From Oprah To Serena: Common Myths About Black Hair

A frazzled woman touching her hairBlack hair can be very different from other textures, and because of this, there are a lot of very common myths about it. Whether you wear your hair straight, braided, loose, or curly, you deserve a great hair day, every day!

Myth 1: All black hair is the same.

Despite the myth that all black hair is very kinky and coarse in texture, the reality is that black hair textures vary…greatly. This said, however, there are three consistent similarities, regardless of the texture: Black hair tends to contain less water, grows more slowly, and breaks more easily than Caucasian or Asian hair.

Myth 2: It’s more difficult to style black hair.

Every hair type has it’s own unique styling challenges. According to stylists, the secret to having more great hair days is using products that are ideal for your specific hair texture, not for the color of your skin.

Myth 3: Black hair doesn’t really need to be washed that often.

Many people think you can go an extended length of time without washing black hair, or that simply conditioning your hair is enough. Bacteria can grow on the scalp without regular cleansing. Experts insist that you should shampoo at least every seven to 10 days with a moisturizing formula – and preferably sulfate-free – and follow with a conditioner designed for your hair.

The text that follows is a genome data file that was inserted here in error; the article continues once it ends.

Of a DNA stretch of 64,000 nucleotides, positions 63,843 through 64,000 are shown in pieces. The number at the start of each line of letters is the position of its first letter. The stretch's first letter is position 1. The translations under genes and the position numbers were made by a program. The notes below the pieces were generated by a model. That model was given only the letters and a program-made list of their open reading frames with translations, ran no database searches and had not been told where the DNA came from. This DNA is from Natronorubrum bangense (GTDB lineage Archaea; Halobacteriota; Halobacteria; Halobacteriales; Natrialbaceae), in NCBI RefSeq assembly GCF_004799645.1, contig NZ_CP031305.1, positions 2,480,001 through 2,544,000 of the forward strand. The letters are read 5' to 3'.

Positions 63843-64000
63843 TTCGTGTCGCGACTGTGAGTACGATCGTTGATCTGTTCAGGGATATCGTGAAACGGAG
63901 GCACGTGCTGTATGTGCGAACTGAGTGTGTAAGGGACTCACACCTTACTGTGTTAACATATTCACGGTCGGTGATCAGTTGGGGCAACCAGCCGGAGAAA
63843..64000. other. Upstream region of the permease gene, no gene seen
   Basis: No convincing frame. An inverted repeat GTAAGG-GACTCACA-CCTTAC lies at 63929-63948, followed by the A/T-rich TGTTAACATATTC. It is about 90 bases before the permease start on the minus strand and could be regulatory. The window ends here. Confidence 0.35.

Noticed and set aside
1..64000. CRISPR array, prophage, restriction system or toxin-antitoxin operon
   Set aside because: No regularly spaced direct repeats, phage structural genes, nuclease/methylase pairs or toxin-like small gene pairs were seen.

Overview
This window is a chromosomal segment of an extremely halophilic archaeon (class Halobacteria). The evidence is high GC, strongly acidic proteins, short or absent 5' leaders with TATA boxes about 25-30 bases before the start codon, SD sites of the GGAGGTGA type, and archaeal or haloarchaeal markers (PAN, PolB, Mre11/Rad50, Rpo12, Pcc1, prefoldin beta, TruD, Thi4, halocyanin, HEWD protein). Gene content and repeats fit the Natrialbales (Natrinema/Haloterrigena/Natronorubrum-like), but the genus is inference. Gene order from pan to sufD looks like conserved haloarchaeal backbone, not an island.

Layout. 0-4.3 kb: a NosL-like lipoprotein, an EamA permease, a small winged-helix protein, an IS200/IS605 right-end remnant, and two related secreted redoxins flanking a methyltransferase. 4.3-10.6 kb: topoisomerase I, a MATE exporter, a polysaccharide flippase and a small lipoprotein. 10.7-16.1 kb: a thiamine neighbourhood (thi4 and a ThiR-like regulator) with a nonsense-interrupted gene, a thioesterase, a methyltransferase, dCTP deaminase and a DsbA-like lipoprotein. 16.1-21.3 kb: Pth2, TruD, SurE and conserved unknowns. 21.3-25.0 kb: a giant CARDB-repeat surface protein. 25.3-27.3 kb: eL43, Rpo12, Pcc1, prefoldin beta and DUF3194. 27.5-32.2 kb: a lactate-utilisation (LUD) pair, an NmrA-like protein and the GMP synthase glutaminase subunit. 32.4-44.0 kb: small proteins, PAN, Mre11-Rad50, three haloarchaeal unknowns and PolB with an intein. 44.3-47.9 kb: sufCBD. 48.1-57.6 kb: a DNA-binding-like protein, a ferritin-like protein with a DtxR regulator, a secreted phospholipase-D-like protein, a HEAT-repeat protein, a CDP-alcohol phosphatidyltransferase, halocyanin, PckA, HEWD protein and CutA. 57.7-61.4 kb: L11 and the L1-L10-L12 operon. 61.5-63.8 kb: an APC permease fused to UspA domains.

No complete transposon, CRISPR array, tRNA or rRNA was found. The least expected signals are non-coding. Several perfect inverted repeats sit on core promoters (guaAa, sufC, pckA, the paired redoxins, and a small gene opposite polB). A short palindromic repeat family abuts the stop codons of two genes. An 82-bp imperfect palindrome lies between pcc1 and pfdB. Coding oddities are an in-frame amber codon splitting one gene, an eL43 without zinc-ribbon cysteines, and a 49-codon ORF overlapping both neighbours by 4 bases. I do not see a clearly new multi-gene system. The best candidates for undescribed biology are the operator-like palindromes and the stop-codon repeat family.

Myth 4: Coarse black hair is very strong and durable.

Black hair needs supplemental moisture because it’s actually naturally dry. Curly textures tend to be the most vulnerable to drying out and breaking because the bends in kinky hair make it difficult for natural oils to work their way down the hair shaft.

In addition, chemical and heat styling saps even more internal moisture from hair, making it brittle and fragile. To avoid breakage, look for heat-shielding and hydrating products that contain silicone.

Also, experts say it’s best to avoid products designed for limp hair, since ingredients that add body can actually strip oils and remove even more moisture. Lastly, experts suggest wrapping your hair in a satin scarf or bonnet before bed to help your hair retain moisture. Cotton fibers in your pillowcase will wick away hydration.